eeprom-1.png
Figure-1:

2. Each location of the EEPROM of Fig-1 can hold only 1-byte (8-bit) data.

3. The data item (999999 = 0x0F423F) you are interested to store is of 3-byte long. So, you need three locations to store this data item, you need to separate the bytes from the composite data item.

4. You can use the following codes to separate the bytes using shift (>>) and & (AND) operators.

long  x = 999999;                                       // x will automatically hold 0F423F
byte x1 = (byte) x & 0x0000FF;                   //x1 will hold 3F
byte x2 = (byte) (x>>8) & 0x0000FF;          //x2 will hold 42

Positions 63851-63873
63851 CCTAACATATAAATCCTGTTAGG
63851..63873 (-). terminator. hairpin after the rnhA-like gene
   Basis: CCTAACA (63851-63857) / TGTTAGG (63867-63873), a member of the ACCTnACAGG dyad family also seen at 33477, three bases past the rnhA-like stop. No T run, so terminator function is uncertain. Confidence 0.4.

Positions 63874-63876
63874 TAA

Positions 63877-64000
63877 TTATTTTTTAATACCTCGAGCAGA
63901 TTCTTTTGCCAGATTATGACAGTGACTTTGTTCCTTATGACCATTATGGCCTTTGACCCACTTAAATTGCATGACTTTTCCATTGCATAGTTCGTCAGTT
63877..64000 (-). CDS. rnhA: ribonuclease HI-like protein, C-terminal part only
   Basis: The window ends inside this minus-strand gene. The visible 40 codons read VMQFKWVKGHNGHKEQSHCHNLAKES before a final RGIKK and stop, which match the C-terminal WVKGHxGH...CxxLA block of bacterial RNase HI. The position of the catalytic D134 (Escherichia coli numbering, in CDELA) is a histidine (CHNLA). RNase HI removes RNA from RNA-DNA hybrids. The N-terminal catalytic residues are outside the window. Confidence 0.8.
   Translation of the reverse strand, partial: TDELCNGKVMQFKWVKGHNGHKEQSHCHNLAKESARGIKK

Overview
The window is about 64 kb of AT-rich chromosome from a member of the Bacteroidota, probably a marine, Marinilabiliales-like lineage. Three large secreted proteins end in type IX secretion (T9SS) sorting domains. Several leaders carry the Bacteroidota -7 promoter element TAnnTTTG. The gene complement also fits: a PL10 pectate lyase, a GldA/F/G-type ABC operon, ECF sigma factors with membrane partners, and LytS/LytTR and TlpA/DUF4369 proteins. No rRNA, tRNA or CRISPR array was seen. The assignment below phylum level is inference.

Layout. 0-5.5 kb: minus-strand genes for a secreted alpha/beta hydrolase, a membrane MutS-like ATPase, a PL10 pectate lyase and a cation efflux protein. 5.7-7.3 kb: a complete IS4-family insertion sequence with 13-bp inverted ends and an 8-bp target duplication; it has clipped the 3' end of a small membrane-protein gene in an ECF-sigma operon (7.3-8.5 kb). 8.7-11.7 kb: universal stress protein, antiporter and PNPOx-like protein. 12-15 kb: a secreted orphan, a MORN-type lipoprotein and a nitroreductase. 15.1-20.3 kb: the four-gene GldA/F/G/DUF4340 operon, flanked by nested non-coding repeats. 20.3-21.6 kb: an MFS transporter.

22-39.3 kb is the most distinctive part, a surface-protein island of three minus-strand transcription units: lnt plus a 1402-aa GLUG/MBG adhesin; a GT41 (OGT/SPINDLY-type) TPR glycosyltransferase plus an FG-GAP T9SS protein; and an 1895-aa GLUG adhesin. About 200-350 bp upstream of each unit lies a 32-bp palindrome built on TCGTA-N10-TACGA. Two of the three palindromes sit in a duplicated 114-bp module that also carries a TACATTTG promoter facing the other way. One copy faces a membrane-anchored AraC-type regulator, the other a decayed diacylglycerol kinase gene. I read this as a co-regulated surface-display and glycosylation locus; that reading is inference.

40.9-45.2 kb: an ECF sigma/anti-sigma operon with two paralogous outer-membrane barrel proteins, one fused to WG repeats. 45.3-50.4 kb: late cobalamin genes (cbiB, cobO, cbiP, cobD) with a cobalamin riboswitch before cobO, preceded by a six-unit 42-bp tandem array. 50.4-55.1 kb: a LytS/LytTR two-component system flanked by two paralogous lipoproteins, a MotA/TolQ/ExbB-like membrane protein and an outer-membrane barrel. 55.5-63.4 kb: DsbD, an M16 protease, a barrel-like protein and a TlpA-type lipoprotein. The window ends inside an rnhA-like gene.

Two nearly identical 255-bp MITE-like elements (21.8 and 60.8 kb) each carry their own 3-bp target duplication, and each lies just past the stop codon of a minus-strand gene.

byte x3 = (byte) (x>>16) & 0x0000FF;        //x3 will hold 0F

5. You can separate the bytes using % and / operators.

do
{
    myByte[i] = x%256;
    x = x/256;
    i++;
}
while( x != 0);

6. You can also use union structure to separate the bytes.

union
{
     long x;
     byte myByte[4];

}myData;

myData.x = 999999;   //0x0F423F

Once x is initialized in setup() function, the bytes are automatically stored in the array named myByte; where, lower byte (0x3F) takes place in the lower array element (myByte[0]).

7. You can use EEPROM.write(address, dataByte); instruction three times to store the data bytes of Step-4/5/6 into three different locations.

(1) Storing data bytes of Step-4

EEPROM.write(0x0000, x1);
EEPROM.write(0x0001, x2);
EEPROM.write(0x0002, x3);

(2) Storing data bytes of Step-5

for(int i=0; i<3; i++)
{
    EEPROM.write(address+i, myByte[i]);
}

(3) Storing data bytes of Step-6

for(int i=0; i<3; i++)
{